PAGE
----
Theres something special about hearing stories about your elderly relatives when they were younger. While times have changed, many of the challenges and triumphs we face echo across the decades. If you are looking for a chance to capture your elderly relatives personal history, theres no better time than right now. Whether they want to share family stories, pass on interesting information from their history or talk about events that shaped their lives, seniors have stories to tell that can impact generations.
Once youve decided that you are going to document your aging relatives history via video or in writing, its hard to know where to begin. Many seniors may be put off thinking that their life isnt that interesting or that nobody will want to know about their past. The more you can convince your aging relative that their thoughts and memories have real value to the family, the more likely they will be to start sharing. It helps if you have thought about some good interviewing techniques that will help your elderly relative to talk about their personal history.
Here are some tips on getting your elderly relative to open up and share with you.
- Set up in a comfortable space that is quiet and free of distractions.
- Avoid starting an interview when someone else is expected, such as a family member or elderly care assistant.
- Start slowly with questions about their parents or their childhood home. Dont jump into big topics or life-changing events right away.
- Ask open-ended questions instead of those that require a yes or no answer only.
- Dont keep digging in hopes to find major revelations about your aging relative. Chances are, their lives are ordinary yet extraordinary to themselves and their family members.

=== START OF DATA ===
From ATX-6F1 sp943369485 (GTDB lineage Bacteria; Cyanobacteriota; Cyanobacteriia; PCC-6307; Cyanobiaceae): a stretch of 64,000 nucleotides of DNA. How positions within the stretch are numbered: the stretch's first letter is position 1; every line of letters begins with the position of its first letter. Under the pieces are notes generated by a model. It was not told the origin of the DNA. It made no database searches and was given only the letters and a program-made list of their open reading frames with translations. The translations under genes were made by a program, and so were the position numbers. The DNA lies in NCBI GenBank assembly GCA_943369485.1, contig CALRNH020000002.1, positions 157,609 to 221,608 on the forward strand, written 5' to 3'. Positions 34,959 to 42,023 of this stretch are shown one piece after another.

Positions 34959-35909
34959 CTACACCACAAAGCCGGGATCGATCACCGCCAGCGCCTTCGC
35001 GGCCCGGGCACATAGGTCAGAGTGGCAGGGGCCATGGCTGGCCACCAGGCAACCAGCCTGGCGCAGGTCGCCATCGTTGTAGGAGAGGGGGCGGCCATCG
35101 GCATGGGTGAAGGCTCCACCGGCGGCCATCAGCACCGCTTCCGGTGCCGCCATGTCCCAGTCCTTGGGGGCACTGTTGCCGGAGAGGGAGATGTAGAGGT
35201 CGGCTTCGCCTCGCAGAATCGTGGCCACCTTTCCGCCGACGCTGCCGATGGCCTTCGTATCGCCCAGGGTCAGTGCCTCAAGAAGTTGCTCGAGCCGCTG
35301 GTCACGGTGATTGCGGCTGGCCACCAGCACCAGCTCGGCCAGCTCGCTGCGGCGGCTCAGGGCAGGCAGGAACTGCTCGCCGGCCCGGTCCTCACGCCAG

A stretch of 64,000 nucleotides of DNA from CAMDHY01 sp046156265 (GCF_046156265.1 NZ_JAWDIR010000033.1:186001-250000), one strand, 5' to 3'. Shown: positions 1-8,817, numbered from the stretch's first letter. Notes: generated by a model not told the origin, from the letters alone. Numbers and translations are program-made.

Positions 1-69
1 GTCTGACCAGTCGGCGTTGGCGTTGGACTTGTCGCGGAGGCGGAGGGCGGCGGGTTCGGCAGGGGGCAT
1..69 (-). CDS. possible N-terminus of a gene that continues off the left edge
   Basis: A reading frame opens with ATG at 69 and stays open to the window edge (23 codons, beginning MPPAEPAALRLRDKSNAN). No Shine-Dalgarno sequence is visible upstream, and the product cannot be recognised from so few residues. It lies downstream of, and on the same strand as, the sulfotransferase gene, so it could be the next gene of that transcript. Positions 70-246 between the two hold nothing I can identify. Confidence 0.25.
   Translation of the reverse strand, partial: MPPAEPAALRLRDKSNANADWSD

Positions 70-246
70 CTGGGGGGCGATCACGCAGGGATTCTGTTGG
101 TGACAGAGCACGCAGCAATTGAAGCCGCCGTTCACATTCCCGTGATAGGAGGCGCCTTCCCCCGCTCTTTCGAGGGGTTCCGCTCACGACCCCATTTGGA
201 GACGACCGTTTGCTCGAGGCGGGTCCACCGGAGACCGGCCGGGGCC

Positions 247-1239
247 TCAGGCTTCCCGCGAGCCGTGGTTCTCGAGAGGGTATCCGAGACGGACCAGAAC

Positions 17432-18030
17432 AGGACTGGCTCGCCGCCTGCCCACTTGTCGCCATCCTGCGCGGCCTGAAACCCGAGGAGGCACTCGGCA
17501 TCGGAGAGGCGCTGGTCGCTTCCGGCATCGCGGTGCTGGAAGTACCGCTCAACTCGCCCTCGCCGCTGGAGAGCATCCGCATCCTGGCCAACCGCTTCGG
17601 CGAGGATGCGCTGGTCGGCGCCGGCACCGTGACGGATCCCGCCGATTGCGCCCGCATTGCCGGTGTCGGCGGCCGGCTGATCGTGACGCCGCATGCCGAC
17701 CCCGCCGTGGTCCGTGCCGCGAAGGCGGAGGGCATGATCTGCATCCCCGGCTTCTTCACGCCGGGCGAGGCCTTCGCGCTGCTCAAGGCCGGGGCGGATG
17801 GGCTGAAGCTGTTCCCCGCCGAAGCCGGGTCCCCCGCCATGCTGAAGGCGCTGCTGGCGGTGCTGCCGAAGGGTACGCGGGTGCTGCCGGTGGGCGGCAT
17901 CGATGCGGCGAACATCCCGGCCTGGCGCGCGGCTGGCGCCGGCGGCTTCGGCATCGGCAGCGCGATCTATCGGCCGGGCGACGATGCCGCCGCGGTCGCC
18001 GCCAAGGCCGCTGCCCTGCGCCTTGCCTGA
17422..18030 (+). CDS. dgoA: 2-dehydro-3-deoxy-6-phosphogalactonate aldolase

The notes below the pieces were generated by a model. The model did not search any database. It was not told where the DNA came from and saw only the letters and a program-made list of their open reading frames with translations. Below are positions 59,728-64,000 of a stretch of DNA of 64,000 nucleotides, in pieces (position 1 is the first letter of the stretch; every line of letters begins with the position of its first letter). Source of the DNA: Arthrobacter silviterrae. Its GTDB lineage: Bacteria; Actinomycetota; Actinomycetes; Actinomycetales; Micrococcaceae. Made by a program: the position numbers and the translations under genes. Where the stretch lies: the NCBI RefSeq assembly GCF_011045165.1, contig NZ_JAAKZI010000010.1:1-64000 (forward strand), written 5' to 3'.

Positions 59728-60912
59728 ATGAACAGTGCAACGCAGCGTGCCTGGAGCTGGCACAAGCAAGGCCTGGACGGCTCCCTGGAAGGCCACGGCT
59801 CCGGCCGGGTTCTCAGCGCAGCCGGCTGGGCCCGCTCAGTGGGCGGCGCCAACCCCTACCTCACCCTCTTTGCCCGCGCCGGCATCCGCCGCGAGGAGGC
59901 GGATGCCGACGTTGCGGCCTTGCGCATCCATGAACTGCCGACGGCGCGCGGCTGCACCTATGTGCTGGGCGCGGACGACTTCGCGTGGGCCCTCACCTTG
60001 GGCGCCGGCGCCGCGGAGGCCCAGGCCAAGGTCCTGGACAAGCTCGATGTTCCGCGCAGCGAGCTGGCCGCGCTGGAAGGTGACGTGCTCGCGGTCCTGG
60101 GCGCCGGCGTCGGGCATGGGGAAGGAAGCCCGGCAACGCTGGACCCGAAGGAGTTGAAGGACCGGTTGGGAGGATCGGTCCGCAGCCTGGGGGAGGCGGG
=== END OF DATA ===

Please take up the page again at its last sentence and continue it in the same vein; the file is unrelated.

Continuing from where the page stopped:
- Never interrupt the speaker when they are in the middle of a story. Instead, write down any questions that come into your head and bring them up at the next natural break.
- Do everything you can to document details such as names, dates and more.
- Focus in on what messages they might have for future generations based on what they have learned in this life.
There are a number of ways to collect your aging relatives best memories, and its never too late to start. They may be especially willing if you have a family gathering or reunion coming up. Once they understand how valuable their recollections are to other family members and how their presence is creating fond memories for future generations, they are likely to jump at the chance to be interviewed.
The sad thing is that there will come a day when your elderly loved one is not able to share their stories. If and when this unfortunate time occurs, youll be glad you did everything you could to document their personal history. When youve done this important and personal elderly care duty, its like a part of them can stay around for many years to come.
If you or an aging loved one are considering elderly care in Minneapolis, MN, and the surrounding areas, please contact the friendly staff at CareBuilders at Home Minnesota. Call today 612-260-2273.